Sunday, April 21, 2013

Bring in others to help

Among many other things floating around these days, we are living in the age of crowdsourcing.  What is that?  As far as I am concerned, it basically means getting help from others. They can't help if they don't know what is going on so there has to be.  The recent issue of Time's list of 100 influential people included the Finnish-American Linus Torvald, famous for creating a computer operating system that is open-source.  His making the entire basic code of his system available to any and all who wanted it was a major marker in many of today's government and technological projects in which basic information is completely available to all.  

Some of the most fun moments of my teaching came in arrangements when there was one or more other teachers in the classroom with me.  If you are looking for someone to obey, a king or a mommy or a life-saving physician, you don't want contra-diction.  You just want diction, a message of what to do that you can carry out.  However, everything changes and over time, we find the king is now too old or too ignorant or too furious or too ambitious to be a reliable guide.  Mommy's view gets to be debated in adolescence and sometimes ignored in adulthood.  The best physician may be too frightened or too conservative or too adventurous and so we may want "a second opinion".

Costello needed Abbott (apologies to younger readers), the quarterback needs the linemen, the marrieds rely on each other.  Multiple heads, multiple opinions, multiple methods, multiple teams make for more progress, more ideas, better results. Thought on American education methods has tried to emphasize the learner's mind instead of the teacher's directions for more than 100 years.  These days, more effort has moved from the learner's mind to the learners' minds, in groups.  Some people are introverts and don't like to speak in groups, especially off the cuff.  Susan Cain, in "Quiet: The Power of Introverts in a World that Can't Stop Talking", shows how much higher education and training emphasizes group work and leadership qualities that enable people to make the most of each other.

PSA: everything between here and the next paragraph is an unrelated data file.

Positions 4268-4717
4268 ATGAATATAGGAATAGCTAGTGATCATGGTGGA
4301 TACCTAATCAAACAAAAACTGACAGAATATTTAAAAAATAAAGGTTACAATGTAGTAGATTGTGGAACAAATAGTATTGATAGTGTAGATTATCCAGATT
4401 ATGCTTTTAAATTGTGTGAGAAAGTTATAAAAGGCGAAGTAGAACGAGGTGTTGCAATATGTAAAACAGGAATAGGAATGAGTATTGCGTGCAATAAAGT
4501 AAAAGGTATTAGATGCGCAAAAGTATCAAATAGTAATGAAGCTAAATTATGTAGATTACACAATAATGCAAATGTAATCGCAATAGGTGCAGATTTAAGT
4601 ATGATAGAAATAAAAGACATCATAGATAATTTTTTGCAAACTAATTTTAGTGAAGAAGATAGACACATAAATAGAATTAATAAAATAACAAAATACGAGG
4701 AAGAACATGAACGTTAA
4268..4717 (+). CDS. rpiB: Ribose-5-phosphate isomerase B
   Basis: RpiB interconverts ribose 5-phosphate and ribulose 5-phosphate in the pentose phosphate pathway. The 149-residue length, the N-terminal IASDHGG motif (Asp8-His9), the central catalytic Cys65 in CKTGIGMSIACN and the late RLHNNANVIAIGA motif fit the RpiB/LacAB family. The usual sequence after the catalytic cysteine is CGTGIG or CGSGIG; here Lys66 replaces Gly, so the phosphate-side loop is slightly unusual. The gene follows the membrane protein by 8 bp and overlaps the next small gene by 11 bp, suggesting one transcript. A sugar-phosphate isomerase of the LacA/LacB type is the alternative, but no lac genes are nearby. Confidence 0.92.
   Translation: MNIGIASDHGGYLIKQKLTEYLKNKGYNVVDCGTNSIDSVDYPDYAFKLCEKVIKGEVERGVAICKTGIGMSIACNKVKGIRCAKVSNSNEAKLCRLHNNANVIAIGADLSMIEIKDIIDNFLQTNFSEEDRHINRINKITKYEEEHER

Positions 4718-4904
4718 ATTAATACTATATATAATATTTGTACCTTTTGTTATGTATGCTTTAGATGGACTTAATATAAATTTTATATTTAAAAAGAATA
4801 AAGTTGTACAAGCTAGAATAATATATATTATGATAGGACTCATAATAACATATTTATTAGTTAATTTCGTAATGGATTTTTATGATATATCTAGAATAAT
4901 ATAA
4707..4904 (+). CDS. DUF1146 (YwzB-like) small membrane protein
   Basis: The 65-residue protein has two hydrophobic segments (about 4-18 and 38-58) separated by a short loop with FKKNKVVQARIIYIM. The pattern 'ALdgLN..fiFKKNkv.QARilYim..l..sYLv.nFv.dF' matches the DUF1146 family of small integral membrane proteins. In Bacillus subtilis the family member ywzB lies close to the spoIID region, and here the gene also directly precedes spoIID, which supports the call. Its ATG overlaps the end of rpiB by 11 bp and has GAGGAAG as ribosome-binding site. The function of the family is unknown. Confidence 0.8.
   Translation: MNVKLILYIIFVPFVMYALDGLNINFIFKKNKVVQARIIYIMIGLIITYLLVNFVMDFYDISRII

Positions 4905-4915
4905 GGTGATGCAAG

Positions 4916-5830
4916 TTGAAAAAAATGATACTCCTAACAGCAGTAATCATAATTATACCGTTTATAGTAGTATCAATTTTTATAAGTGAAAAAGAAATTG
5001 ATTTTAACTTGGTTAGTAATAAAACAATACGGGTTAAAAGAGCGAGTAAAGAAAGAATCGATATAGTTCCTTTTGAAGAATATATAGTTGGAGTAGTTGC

The birth of conscious group thinking, in the West, usually considered to have started with the Greeks, is often discussed in terms of "dialogue", possibly the most famous being Plato's account of Socrates asking an uneducated slave boy questions that lead the boy to state the Pythagorean theorem relating the sides of a right triangle.  But actually it is "multilogues", group discussions that are our best tool for arriving at good ideas and finding their limits and flaws.  However much one may find difficult one's mate's comments, however much the author resists or resents the editor's changes, other heads often lead to improvements.

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